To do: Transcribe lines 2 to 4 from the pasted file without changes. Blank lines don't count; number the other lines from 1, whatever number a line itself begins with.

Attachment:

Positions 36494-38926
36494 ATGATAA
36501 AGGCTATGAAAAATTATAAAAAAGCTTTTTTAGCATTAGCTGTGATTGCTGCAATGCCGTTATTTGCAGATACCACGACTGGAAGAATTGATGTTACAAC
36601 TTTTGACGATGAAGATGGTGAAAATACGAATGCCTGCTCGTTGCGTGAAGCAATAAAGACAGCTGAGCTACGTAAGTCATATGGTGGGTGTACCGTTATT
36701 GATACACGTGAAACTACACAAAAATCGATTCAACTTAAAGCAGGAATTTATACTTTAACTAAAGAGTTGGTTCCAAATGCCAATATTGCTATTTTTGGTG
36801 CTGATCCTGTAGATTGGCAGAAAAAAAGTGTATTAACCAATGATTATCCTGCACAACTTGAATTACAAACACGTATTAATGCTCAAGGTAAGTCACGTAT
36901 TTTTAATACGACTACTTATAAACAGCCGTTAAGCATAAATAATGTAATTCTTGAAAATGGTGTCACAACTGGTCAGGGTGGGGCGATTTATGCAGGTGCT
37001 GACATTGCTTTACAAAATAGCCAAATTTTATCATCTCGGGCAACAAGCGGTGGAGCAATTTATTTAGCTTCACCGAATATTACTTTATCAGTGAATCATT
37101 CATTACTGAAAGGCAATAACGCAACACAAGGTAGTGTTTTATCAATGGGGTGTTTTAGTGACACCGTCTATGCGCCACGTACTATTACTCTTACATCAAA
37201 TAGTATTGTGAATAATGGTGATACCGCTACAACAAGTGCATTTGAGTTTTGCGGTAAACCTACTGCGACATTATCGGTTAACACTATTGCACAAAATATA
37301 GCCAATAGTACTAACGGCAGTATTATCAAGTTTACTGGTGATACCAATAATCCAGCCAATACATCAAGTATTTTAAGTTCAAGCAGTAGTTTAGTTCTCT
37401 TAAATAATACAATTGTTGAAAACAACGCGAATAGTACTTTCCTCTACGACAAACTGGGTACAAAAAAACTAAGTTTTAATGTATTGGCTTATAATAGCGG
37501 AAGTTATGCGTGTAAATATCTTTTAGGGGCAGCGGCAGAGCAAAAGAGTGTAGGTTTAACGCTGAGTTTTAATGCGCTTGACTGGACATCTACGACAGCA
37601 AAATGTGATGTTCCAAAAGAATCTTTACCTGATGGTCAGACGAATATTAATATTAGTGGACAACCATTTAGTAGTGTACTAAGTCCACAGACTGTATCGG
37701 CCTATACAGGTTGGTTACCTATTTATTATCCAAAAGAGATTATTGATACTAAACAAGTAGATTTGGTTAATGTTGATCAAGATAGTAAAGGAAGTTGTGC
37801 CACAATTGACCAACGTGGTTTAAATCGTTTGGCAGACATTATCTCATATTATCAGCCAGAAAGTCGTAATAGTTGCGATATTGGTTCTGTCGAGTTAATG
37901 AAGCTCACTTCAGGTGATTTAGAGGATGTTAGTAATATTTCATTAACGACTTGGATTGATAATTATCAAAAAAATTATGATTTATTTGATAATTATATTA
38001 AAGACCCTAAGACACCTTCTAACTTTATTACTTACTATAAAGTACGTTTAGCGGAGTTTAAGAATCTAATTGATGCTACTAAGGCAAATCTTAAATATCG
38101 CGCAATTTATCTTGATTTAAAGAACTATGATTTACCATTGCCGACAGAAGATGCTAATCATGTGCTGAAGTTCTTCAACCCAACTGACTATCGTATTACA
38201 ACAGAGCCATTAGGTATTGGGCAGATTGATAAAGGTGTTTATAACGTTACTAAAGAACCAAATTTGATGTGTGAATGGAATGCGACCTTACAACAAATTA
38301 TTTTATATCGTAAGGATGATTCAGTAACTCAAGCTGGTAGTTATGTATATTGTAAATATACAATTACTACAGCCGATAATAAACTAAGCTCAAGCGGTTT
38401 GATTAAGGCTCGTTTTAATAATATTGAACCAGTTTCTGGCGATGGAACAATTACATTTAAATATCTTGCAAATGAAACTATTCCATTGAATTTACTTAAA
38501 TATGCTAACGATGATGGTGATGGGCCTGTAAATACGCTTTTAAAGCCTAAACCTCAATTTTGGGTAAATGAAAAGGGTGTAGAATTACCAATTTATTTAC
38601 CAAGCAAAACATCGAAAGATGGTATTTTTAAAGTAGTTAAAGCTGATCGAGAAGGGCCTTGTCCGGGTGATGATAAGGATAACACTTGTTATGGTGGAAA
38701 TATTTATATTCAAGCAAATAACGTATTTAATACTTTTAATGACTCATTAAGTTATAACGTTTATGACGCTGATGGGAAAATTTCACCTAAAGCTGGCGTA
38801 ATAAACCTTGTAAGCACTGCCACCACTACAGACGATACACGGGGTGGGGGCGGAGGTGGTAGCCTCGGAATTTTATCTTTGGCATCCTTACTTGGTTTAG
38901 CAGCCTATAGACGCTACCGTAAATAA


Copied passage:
36494 ATGATAA
36501 AGGCTATGAAAAATTATAAAAAAGCTTTTTTAGCATTAGCTGTGATTGCTGCAATGCCGTTATTTGCAGATACCACGACTGGAAGAATTGATGTTACAAC
36601 TTTTGACGATGAAGATGGTGAAAATACGAATGCCTGCTCGTTGCGTGAAGCAATAAAGACAGCTGAGCTACGTAAGTCATATGGTGGGTGTACCGTTATT